The Wall Street Journal has an excerpt from Mo Yan's novel, The Republic of Wine. Mo Yan is the recipient of the 2012 Nobel Prize for Literature, and this satire novel is to be reissued later this year (its English translation has been out of print).
As the night deepened, I detected the aroma of liquor off to the northeast, an intimate, seductive smell, even though there was a wall between it and me, and it had to soar across one snow-covered roof after another, pierce the armor of ice-clad trees, and pass down roads, intoxicating chickens, ducks, geese, and dogs along the way. The barking of those dogs was rounded like liquor bottles, exuberantly drunk; the aroma intoxicated constellations, which winked happily and swayed in the sky, like little urchins on swings; intoxicated fish in the river hid among lithe water weeds and spat out sticky, richly mellow air bubbles. To be sure, birds braving the cold night air drank in the aroma of liquor as they flew overhead, including two densely feathered owls, and even some field voles chomping grass in their underground dens. On this spot of land, full of life in spite of the cold, many sentient beings shared in the enjoyment of man’s contribution, and sacred feelings were thus born. ‘The popularity of liquor begins with the sage kings, though some say Yi Di, and others Du Kang.’ Liquor flows among the gods. Why do we offer it as a sacrifice to our ancestors and to release the imprisoned souls of the dead?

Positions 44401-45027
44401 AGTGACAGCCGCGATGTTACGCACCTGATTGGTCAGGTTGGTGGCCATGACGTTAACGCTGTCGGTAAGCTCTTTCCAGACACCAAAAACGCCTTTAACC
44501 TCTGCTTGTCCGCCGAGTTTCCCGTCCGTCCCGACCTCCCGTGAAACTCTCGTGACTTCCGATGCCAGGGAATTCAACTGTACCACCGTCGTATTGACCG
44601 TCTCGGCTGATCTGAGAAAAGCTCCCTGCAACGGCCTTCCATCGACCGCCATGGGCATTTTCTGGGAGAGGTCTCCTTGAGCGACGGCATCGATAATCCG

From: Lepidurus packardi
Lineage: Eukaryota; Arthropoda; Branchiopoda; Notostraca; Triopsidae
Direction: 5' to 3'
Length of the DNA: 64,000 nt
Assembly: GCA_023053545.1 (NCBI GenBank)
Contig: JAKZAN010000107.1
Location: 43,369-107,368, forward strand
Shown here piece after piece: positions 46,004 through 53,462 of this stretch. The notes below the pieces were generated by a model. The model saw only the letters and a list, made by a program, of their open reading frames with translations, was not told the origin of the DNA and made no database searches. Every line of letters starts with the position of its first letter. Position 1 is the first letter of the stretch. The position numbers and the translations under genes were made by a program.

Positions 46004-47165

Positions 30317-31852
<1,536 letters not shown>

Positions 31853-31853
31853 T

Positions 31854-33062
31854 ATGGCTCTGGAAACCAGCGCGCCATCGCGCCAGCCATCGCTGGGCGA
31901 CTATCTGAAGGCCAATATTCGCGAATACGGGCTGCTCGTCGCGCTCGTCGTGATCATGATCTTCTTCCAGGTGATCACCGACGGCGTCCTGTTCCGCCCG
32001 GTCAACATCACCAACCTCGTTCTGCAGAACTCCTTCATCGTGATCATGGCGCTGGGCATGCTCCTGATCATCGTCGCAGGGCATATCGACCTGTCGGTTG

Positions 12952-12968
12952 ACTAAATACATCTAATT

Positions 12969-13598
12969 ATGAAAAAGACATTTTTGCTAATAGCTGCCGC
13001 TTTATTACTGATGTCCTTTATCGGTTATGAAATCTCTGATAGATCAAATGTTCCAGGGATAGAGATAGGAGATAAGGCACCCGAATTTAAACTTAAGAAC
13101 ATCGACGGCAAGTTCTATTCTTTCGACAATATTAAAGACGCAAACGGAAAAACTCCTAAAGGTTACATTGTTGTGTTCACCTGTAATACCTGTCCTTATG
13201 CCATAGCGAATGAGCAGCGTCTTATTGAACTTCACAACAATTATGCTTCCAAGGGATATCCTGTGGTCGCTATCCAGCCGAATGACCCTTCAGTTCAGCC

[Continue reading at: Wall Street Journal]